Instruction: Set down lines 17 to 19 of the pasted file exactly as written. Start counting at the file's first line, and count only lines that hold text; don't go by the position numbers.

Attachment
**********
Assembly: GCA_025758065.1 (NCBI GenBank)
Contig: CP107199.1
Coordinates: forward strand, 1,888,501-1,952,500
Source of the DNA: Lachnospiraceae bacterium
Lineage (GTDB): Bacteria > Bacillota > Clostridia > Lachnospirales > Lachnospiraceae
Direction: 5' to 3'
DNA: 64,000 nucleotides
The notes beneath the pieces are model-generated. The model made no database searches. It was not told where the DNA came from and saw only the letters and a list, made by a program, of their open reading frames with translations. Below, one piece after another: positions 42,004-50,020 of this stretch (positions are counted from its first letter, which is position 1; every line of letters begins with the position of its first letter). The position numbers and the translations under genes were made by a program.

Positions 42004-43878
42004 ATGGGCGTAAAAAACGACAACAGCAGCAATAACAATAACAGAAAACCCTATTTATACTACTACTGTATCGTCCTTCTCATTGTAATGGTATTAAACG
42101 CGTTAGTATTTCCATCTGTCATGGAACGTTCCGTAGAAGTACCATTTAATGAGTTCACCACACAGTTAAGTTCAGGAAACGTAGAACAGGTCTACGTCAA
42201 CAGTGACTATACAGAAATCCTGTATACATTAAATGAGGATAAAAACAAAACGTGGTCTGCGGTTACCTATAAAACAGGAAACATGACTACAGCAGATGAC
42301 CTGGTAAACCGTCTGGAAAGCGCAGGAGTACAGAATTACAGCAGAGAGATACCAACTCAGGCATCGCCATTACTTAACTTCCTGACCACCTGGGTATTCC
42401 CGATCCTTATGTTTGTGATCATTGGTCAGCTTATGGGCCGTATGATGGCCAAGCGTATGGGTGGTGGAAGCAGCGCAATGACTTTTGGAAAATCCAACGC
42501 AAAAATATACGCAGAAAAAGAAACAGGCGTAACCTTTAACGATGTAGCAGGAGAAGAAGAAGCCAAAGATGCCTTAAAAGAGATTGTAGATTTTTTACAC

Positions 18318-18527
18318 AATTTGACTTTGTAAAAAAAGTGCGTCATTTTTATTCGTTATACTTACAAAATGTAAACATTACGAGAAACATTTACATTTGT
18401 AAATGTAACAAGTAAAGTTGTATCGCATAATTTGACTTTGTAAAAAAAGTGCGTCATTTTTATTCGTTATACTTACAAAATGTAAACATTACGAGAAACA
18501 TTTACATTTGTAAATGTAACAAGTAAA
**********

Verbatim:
18318 AATTTGACTTTGTAAAAAAAGTGCGTCATTTTTATTCGTTATACTTACAAAATGTAAACATTACGAGAAACATTTACATTTGT
18401 AAATGTAACAAGTAAAGTTGTATCGCATAATTTGACTTTGTAAAAAAAGTGCGTCATTTTTATTCGTTATACTTACAAAATGTAAACATTACGAGAAACA
18501 TTTACATTTGTAAATGTAACAAGTAAA